As soon as I saw the reviews for the new Meg Wolitzer novel I wanted to read it. I loved the idea of a summer camp called Spirit-in-the-Woods which is specifically for creative teenagers.
The Interestings begins in the 1970s with a group of teenagers who are would-be musicians, artists dancers and actors. Six form a close friendship and call themselves The Interestings. The novel chronicles their lives to the present day I do like a 'how they turned out' story. Of course, life doesn't turn out fine for all of them. Some do very well creatively and financially, some jog along and one spectacularly screws up his life.
I particularly liked all the cultural references which I could identify with being of a similar age to The Interestings - bands like the B52s and Talking Heads, Indian cotton shirts and Levis. The lives of The Interestings are also influenced by notable events such as the rise and fall of Nixon, the Central Park jogger rape case, the Aids epidemic and, of course, 9/11.
Julie Jacobson is perhaps the most intriguing character. A girl who is not exceptional but finds her niche among The Interestings as they hang out in teepees at Spirit-in-the Woods engaging in adolescent fumbling and drinking V&T (vodka and Tang). Julie becomes Jools - popular, funny and accepted.
The Interestings is a big substantial novel. The sort of book you can lose yourself in and I found myself reading late into the night unable to put it down. That's not to say it's perfect, there are one or two clunky phrases and a couple of times a character uses an expression I'm pretty sure didn't come from the era they were supposed to be in at the time, but those are minor quibbles. I would highly recommend this book and I'm glad to have discovered Meg Wolitzer.
I've read some exceptionally good contemporary fiction this year. As always, I prefer American women writers and I'm now reading The Burgess Boys by Elizabeth Strout. There are new novels by Donna Tartt and Amy Tan to look forward to in the winter months and, of course, a new Bridget Jones novel by our own Helen Fielding. Wonder how Bridget will cope with the Internet, blogging and Twitter?!
Nicola, I've been longing to read this book. I am a fan of Wolitzer, and this seems to be her "big" book. Usually they're very slim satires. Oddly, the one day I intended to buy The Interestings the bookstore didn't have it in stock, and so I forgot about it. I'll have to put this on my library reserve list...
Thank you for this review. This is our next book for my book club. I am so glad you like it.
Can't wait for the new Donna Tartt. Getting tired of reading My Secret HIstory over and over and over. (Not really. ;)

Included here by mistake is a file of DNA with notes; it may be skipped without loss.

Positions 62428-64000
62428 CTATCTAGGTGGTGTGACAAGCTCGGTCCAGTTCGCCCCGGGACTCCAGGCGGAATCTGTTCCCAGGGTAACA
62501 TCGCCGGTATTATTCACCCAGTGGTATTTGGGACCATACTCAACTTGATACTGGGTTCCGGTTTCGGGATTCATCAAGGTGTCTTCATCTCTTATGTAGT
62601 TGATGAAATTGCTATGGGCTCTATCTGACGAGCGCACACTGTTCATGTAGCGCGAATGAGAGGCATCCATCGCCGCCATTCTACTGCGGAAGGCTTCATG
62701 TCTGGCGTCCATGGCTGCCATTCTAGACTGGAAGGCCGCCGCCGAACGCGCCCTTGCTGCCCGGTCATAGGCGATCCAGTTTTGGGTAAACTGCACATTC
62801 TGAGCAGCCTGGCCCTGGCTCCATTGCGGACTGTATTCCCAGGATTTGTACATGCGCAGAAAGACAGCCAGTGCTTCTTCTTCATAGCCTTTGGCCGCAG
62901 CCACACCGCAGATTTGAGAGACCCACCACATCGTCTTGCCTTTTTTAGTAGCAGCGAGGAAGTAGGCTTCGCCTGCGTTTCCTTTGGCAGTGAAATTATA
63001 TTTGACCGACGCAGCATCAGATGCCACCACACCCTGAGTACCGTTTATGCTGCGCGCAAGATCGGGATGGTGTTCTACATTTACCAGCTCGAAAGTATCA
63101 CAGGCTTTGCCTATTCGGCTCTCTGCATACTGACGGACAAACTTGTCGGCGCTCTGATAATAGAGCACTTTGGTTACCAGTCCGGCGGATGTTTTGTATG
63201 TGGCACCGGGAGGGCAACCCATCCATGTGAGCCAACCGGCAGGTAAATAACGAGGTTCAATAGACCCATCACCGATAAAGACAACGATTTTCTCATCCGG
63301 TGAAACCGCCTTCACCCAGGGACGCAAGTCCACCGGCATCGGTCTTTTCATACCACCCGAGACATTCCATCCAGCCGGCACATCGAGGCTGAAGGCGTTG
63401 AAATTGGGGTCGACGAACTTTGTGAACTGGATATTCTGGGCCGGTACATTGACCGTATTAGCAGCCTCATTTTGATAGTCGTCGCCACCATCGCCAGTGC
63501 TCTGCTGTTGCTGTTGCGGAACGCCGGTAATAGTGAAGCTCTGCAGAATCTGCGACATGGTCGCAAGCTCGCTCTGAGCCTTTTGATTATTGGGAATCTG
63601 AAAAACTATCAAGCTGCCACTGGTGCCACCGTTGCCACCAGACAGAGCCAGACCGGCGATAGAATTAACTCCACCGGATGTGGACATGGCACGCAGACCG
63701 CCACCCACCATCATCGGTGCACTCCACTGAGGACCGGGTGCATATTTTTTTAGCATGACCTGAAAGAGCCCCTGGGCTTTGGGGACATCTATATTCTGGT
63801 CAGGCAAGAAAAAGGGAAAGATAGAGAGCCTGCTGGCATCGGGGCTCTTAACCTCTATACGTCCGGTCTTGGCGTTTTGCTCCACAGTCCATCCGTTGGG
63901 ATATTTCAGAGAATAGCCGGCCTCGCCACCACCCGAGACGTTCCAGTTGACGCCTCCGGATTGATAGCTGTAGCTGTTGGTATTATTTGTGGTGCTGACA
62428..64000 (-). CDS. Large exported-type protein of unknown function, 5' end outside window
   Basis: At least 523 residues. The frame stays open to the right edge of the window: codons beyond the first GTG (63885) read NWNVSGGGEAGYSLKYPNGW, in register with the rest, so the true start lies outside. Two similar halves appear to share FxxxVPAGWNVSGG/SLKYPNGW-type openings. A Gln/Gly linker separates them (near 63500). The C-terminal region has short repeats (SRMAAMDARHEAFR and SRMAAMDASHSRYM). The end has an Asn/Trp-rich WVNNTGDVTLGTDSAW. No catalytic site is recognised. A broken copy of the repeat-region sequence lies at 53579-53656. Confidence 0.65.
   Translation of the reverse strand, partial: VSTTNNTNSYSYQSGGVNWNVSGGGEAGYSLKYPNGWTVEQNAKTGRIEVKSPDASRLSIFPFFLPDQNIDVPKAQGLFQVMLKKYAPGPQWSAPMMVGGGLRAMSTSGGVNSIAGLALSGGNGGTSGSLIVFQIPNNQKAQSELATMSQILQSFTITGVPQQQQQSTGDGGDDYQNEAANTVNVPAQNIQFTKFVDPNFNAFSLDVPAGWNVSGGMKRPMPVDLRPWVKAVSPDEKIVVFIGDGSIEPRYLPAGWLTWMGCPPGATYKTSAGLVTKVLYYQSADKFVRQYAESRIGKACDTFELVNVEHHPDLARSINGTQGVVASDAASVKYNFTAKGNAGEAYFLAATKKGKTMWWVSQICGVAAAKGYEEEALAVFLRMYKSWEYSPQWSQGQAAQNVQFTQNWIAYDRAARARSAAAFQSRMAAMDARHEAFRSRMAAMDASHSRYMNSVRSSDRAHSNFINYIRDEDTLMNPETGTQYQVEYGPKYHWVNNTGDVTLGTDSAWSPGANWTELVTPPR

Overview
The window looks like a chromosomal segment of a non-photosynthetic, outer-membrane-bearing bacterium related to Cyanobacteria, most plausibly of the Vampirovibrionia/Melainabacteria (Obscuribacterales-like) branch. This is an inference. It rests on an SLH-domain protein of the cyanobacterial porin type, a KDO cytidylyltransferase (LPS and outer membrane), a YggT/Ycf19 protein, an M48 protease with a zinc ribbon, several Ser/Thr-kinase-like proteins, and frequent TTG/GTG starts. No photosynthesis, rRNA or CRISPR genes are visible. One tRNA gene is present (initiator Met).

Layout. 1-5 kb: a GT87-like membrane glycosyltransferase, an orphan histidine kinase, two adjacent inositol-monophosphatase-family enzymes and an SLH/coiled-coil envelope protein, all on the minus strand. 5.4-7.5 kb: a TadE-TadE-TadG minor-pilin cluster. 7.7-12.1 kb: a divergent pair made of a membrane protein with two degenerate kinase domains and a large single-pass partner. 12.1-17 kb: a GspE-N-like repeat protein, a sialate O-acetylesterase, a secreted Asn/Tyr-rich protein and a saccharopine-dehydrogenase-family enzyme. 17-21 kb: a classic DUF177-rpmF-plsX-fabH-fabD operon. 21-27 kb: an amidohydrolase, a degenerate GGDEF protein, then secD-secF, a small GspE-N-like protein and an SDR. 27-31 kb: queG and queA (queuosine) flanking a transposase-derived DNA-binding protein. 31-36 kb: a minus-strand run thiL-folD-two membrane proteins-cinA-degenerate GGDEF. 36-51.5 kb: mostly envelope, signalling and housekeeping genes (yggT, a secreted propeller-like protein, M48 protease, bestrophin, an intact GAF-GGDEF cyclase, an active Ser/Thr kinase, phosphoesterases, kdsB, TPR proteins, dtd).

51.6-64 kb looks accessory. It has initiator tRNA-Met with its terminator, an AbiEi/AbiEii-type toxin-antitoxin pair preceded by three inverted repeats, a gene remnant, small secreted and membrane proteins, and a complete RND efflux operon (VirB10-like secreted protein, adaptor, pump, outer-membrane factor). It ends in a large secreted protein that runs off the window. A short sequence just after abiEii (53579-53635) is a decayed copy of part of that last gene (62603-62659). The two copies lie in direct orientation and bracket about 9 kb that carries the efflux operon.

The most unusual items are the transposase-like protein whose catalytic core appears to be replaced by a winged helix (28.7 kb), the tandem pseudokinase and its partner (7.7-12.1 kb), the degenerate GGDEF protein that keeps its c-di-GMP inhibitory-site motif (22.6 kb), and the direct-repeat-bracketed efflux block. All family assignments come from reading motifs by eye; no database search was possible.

Yes, I'm looking forward to reading this one too. There are a lot of excellent American women writers at the moment. Sound like my era too!
I need to make time to read this soon -sounds like my kind of book!
Elizabeth Strout is one of my favorite writers. The Burgess Boys isn't quite Olive Kitteridge, but it's certainly a worthy effort and I enjoyed it very much.
I've wanted to read The Interestings since it was released, but the library holds list is a mile long (I suspect book clubs are reading it). I might just have to buy it... I am eagerly awaiting the Donna Tartt and need to read The Burgess Boys, too. What have been your favorite books this year?
I tend to really enjoy Meg Wolitzer's novels. I think my favorite so far is The Wife. You are right they aren't perfect but they certainly and enjoyable and compelling. In fact, now that I think of it, I don't know why The Wife didn't make it onto my recent list of top novels by women. Hmm.
Seeing your post yesterday before I went to the shop to buy MaddAddam, means that I also ended up buying The Interestings.
Would you like to join me and Bellezza for a Proust read-along? Details here.
Oooh! I really want to read this one. I've enjoyed all the other Meg Wolitzer novels I've read and very much like her style. So happy to have your positive recommendation!
I do have this on hold at the library - it will be a while before I get it. It sounds interesting, and I am anxious to try it. I enjoyed your review very much, Nicola.
Thanks for reminding me about the new Bridget Jones, I have the other two and enjoy them, the first one the most. It's a reread every few years for me.
Great review, thank you.
Now, I must read this. Thank you.
Sounds like a good read - so long as the characters feel real to me, I want to know what happens to them, and that's what this sounds like to me. I must have been on a different planet as I didn't know there was another BJ book! xCathy
Kat, as always, I will be looking out for your review of The Interestings.
Sunday, hope your group enjoys it as much as I did.
Bellezza, hope you review it on your blog. 700+ pages - I'll be lucky to finish before Christmas!
Ellen, hope you like it as much as I did. A substantial, satisfying read.
JoAnn, yes I agree re The Burgess Boys. I liked it but didn't love it. Amy and Isabelle is still my favourite Strout.
Anbolyn, my favourite contemporary novels so far have been Where'd You Go Bernadette, The Round House and Sisterland by Curtis Sittenfeld which I haven't got around to reviewing yet. And the Wolitzer of course, It's been a great year for fiction.
Thomas I really want to read Wolitzer's earlier work now. I'll look out for The Wife.
Arti, as usual I'm a day late and a dollar short! Proust terrifies me but I'll check out your readalong.
litlove, I must check out Wolitzer's earlier novels I do like her writing.
Susan, I've now read the new BJ. Very amusing but I think BJ has dated somewhat.
Lilac and Penny, well worth a read, big, substantial and satisfying.
Cathy, I'm not greatly impressed with the new Bridget, funny in parts, though. Yes The Interestings is a very satisfying read, hope you get the chance to give it a go.
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